Flu vaccine has shown to be less effective this season

This year’s flu crisis has been the worst we’ve seen for some years, and the official advice remains that vaccination is the best way to prevent new cases from occurring. However, a new report from the CDC has shown that the vaccine that’s been used this year has only been 36% effective against virus strains A and B. The H3N2 strain has caused the majority of cases this year at 69%, although influenza B and the H1N1 virus have also been in circulation, both in the US and across the world.

A separate report has shown that the vaccine has been much more effective against the less prominent strains: 67% against H1N1 and 42% against influenza B. Food and Drug Administration Commissioner Dr. Scott Gottlieb said in a statement that “This year, the cell-based influenza vaccine appears to have somewhat better effectiveness in preventing influenza than the egg-based vaccine.”

The CDC report is particularly worrying, as research has shown that H3N2 viruses are “often linked to more severe illness”, and this year’s vaccines have shown to be just 25% effective against this strain. These figures are taken from the midseason data in the US. Even though these figures are considered very low for a flu vaccine, when compared to data from other developed nations, the effectiveness is fairly high in America. One report from Canada estimated the vaccine to be only 17% effective against the H3N2 strain and in Australia it’s even lower – at just 10%.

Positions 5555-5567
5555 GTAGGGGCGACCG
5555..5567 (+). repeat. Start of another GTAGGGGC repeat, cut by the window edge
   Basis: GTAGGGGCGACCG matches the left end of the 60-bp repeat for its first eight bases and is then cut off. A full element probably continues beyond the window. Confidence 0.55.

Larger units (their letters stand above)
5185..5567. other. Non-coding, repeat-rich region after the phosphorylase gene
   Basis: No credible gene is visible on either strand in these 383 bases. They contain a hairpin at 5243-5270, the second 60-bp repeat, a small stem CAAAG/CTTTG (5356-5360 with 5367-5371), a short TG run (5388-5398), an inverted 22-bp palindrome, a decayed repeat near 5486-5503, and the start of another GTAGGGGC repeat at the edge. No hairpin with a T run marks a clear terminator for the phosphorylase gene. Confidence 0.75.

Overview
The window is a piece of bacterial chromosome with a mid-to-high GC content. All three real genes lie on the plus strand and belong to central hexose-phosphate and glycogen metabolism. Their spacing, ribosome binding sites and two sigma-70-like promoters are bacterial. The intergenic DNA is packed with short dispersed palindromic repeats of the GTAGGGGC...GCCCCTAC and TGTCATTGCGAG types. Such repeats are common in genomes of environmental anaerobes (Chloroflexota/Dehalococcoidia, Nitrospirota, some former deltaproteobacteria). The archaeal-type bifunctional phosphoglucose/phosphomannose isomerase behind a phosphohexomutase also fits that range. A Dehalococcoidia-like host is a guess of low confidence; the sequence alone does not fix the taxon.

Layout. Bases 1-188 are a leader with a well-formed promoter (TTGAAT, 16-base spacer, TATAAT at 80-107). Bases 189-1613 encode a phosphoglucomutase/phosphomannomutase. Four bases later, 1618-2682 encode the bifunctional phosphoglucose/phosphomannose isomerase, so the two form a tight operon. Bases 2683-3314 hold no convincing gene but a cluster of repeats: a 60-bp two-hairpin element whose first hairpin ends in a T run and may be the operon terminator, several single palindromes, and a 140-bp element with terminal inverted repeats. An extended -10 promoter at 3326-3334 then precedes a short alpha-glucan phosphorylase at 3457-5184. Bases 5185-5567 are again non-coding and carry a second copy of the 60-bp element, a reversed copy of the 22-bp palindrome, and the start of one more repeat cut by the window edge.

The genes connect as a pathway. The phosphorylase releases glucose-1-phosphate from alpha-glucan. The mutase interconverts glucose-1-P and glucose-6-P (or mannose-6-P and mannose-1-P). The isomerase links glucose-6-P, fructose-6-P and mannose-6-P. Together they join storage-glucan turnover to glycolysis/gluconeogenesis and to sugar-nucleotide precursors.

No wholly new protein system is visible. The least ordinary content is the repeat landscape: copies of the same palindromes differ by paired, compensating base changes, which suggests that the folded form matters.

Despite these figures, the official advice still remains that vaccination is the best way for individuals to protect themselves from the virus – especially in high risk groups. Surgeon General Dr. Jerome Adams recommended that individuals should still get immunised. He also urged that parents get their children vaccinated, as nearly 75% of the children who’ve died from flu this season had not had a flu jab. “The flu vaccination is safe,” he said. “It is still your best defense.”

Health and Human Services Secretary Alex Azar noted “If a young child gets a flu shot, he or she is 59% less likely to get the virus and have to go to the doctor. Getting the flu shot is the same kind of sensible precaution as buckling your seat belt. If you got the flu shot but you end up catching the flu, it could be less severe and less likely to land you in the hospital.” CDC Director Dr. Anne Schuchat added that “The vaccine’s performance in children was better than we expected.”

Dr. Michelle Barron, medical director of infection prevention and control at UC Health University of Colorado Hospital commented that “We know in general that people that are younger and healthy can have better responses to vaccines than people who are older or very young. There is a vaccine specific for people who are older that gives you a higher dose. This is believed to work a little bit better in that age group.”

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